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עמוד בית
Wed, 27.09.23

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April 2023
Gad Shaked MD, Yoav Bichovsky MD, Guy Golani MD, Adi Segal BMedSc, Ilia Replyanski MD, Moti Klein MD, Yair Binyamin MD, Amit Frenkel MD MHA

Background: Massive, non-compressible bleeding is a leading cause of preventable trauma mortality. Resuscitative Endovascular Balloon Occlusion of the Aorta (REBOA) is a minimally invasive procedure in which a balloon catheter is maneuvered into the aorta to temporarily occlude large vessels and enable stabilization of the exsanguinating patient.

Objectives: To present experiences in assimilating REBOA at a single level 1 trauma center in Israel, to evaluate the technical aspects of the procedure, and to describe patient characteristics and outcomes.

Methods: This retrospective cohort study comprised civilians admitted with hemorrhagic shock to our trauma department who were treated with REBOA between November 2017 and July 2021. Descriptive statistics of the patients, characteristics of the injuries and patient outcomes are presented.

Results: The study included 22 patients (median age 30.1 years, 21 male). The mean systolic blood pressure (SBP) before REBOA inflation was 59.6 ± 11.4 mmHg, and the mean SBP measured after the procedure was 115.2 ± 26.3 mmHg. In 20 patients (91%), the SBP was normalized (> 90 mmHg) shortly after inflation of the balloon, and they survived the treatment in the trauma department; 15 (75%) survived the first 30 days.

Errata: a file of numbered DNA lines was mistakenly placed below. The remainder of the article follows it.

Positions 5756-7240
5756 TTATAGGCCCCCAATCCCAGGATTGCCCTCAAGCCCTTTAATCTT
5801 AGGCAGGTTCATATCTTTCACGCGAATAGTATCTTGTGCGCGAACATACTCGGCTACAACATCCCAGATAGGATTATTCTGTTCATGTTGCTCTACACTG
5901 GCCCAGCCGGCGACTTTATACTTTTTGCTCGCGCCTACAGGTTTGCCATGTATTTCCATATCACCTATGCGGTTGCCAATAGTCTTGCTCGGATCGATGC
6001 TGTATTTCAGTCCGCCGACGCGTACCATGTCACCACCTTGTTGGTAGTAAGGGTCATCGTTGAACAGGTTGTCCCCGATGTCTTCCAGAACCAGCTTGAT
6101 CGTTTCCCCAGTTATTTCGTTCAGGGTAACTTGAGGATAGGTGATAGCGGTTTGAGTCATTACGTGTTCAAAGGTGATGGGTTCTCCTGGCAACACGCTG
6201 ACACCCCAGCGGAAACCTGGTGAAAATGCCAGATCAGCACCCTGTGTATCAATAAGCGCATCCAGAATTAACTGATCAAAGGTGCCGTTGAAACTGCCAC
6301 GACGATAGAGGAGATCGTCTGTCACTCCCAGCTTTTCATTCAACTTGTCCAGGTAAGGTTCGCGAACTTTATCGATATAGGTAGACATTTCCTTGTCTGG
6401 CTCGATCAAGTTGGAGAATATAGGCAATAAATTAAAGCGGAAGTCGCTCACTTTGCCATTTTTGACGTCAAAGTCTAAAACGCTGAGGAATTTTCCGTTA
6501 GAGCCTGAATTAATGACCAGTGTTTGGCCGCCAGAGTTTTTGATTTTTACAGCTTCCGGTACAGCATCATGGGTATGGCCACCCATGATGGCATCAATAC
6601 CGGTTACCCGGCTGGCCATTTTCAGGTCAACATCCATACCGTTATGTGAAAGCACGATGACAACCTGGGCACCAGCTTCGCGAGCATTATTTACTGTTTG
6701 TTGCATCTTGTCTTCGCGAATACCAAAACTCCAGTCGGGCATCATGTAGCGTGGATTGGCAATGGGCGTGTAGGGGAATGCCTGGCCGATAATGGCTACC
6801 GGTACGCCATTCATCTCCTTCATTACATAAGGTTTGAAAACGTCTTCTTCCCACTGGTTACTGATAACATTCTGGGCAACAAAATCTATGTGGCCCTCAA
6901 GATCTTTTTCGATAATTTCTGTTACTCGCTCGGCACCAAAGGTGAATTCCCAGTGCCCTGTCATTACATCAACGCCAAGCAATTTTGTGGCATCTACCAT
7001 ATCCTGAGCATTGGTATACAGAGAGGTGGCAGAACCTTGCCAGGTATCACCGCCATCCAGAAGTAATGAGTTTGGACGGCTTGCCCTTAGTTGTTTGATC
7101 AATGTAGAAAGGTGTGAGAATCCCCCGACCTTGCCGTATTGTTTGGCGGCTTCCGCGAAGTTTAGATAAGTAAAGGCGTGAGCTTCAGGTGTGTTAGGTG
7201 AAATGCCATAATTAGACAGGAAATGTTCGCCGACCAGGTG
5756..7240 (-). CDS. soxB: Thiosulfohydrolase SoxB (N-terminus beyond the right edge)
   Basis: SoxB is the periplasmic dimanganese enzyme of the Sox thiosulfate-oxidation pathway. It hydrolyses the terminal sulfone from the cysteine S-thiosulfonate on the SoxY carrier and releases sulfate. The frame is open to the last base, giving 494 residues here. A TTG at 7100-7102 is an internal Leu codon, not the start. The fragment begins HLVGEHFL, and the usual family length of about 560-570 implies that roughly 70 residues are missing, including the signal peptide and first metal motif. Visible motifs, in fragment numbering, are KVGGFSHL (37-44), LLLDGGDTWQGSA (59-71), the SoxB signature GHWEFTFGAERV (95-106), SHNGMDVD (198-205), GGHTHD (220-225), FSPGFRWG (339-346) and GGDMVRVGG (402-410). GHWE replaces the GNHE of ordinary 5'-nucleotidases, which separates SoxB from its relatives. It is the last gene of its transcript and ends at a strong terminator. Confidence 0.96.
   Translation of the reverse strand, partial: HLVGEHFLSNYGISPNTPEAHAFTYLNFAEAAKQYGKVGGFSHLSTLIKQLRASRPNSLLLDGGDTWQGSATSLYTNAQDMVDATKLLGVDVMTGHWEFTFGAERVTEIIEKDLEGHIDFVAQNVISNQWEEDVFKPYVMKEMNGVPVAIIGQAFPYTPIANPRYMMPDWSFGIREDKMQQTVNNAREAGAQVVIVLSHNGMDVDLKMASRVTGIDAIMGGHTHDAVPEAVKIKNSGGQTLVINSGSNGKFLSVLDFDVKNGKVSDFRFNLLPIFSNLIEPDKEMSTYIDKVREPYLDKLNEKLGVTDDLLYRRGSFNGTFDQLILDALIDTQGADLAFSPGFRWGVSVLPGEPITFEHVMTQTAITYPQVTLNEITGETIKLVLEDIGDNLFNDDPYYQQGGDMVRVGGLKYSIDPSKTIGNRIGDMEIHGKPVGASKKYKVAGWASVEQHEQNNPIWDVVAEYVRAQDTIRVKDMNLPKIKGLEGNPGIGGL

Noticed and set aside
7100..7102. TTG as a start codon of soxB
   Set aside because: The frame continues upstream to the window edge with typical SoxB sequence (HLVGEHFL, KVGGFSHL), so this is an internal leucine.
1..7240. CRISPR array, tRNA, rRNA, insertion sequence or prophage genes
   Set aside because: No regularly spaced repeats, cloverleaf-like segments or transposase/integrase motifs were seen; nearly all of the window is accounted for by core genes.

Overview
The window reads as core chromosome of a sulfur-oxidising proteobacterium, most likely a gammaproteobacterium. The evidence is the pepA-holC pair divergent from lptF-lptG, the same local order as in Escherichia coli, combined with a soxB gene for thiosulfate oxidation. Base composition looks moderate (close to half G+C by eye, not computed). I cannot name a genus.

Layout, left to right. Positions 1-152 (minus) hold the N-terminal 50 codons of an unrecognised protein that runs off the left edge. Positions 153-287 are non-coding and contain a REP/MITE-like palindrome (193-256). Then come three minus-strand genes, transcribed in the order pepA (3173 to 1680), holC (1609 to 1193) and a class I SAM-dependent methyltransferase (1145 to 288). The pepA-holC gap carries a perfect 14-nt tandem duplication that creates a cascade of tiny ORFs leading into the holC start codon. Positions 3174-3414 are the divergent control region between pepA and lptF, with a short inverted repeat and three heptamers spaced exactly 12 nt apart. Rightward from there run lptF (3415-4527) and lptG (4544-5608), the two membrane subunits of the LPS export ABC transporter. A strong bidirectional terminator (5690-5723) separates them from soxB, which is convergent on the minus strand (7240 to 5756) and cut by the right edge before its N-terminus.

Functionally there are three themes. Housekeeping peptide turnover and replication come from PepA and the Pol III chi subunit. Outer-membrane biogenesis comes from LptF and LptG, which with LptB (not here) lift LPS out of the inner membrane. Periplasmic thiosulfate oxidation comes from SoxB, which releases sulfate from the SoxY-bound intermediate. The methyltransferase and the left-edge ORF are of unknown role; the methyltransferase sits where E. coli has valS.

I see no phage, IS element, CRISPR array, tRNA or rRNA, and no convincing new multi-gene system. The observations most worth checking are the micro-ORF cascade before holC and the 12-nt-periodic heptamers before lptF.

Conclusions: REBOA is an effective method for the initial resuscitation and hemorrhage control of patients with massive, non-compressible bleeding and is relatively easy to assimilate in a hospital. The achievement of immediate normalization of SBP enables medical personnel to correct physiological parameters and obtain accurate imaging before proceeding to the operating theater.

July 2022
Amit Frenkel MD MHA, Victor Novack MD PhD, Yoav Bichovsky MD, Moti Klein MD MPH, and Jacob Dreiher MD PhD MPH

Background: Low serum albumin is known to be associated with mortality in sepsis, as it reflects effects of nutrition, catabolism, and edema.

Objectives: To examine the association of albumin levels with in-hospital mortality in adults with sepsis, stratified by age groups.

Methods: This nationwide retrospective cohort study comprised patients admitted with sepsis to intensive care units in seven tertiary hospitals during 2003–2011. Only patients with available serum albumin levels at hospital admission and one week after were included. Patients with an intra-abdominal source of sepsis were excluded. The association between sepsis and mortality was analyzed using multivariate logistic regression models.

Results: The study included 3967 patients (58.7% male, median age 69 years). Mean serum albumin levels were 3.1 ± 0.7 g/dl at admission and 2.4 ± 0.6 g/dl one week later. In a multivariate logistic regression model, serum albumin one week after admission was inversely associated with in-hospital mortality (odds ratio [OR] 0.64, 95% confidence interval 0.55–0.73 per 1 g/dl). In an age-stratified analysis, the association was stronger with younger age (OR 0.44 for patients aged < 45 years, 0.60 for patients aged 45–65 years, and 0.67 for patients aged > 65 years). Serum albumin on admission was not associated with in-hospital mortality.

Conclusions: The decline in serum albumin one week after admission is a stronger predictor of mortality in younger patients. Older patients might have other reasons for low serum albumin, which reflect chronic co-morbidity rather than acuity of disease.

February 2022
Yoav Bichovsky MD, Amit Frenkel MD MHA, Evgeni Brotfain MD, Leonid Koyfman MD, Limor Besser MD, Natan Arotsker MD, Abraham Borer MD, and Moti Klein MD